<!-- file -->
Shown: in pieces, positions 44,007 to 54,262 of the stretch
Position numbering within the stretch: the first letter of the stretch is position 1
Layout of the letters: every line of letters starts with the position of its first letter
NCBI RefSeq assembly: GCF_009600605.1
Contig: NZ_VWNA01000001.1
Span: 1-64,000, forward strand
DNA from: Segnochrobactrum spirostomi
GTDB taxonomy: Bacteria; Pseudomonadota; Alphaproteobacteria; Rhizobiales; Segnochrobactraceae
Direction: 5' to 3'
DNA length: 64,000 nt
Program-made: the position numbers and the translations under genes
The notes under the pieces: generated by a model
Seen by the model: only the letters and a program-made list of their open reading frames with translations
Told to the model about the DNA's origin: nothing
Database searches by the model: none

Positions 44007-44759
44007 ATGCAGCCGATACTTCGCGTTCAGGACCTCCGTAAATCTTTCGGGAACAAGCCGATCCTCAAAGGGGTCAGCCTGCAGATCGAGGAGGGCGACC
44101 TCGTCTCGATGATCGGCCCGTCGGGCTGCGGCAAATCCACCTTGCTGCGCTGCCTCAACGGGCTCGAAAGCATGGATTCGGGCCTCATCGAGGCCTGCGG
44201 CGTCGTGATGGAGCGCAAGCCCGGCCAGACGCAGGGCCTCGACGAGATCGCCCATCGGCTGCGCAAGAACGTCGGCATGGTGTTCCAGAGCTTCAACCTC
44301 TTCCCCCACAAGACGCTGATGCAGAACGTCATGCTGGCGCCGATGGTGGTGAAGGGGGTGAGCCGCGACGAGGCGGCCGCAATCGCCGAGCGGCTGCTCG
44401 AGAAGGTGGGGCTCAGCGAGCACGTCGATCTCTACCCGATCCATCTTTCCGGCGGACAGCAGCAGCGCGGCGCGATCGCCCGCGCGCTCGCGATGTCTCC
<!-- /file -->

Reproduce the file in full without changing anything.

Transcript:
Shown: in pieces, positions 44,007 to 54,262 of the stretch
Position numbering within the stretch: the first letter of the stretch is position 1
Layout of the letters: every line of letters starts with the position of its first letter
NCBI RefSeq assembly: GCF_009600605.1
Contig: NZ_VWNA01000001.1
Span: 1-64,000, forward strand
DNA from: Segnochrobactrum spirostomi
GTDB taxonomy: Bacteria; Pseudomonadota; Alphaproteobacteria; Rhizobiales; Segnochrobactraceae
Direction: 5' to 3'
DNA length: 64,000 nt
Program-made: the position numbers and the translations under genes
The notes under the pieces: generated by a model
Seen by the model: only the letters and a program-made list of their open reading frames with translations
Told to the model about the DNA's origin: nothing
Database searches by the model: none

Positions 44007-44759
44007 ATGCAGCCGATACTTCGCGTTCAGGACCTCCGTAAATCTTTCGGGAACAAGCCGATCCTCAAAGGGGTCAGCCTGCAGATCGAGGAGGGCGACC
44101 TCGTCTCGATGATCGGCCCGTCGGGCTGCGGCAAATCCACCTTGCTGCGCTGCCTCAACGGGCTCGAAAGCATGGATTCGGGCCTCATCGAGGCCTGCGG
44201 CGTCGTGATGGAGCGCAAGCCCGGCCAGACGCAGGGCCTCGACGAGATCGCCCATCGGCTGCGCAAGAACGTCGGCATGGTGTTCCAGAGCTTCAACCTC
44301 TTCCCCCACAAGACGCTGATGCAGAACGTCATGCTGGCGCCGATGGTGGTGAAGGGGGTGAGCCGCGACGAGGCGGCCGCAATCGCCGAGCGGCTGCTCG
44401 AGAAGGTGGGGCTCAGCGAGCACGTCGATCTCTACCCGATCCATCTTTCCGGCGGACAGCAGCAGCGCGGCGCGATCGCCCGCGCGCTCGCGATGTCTCC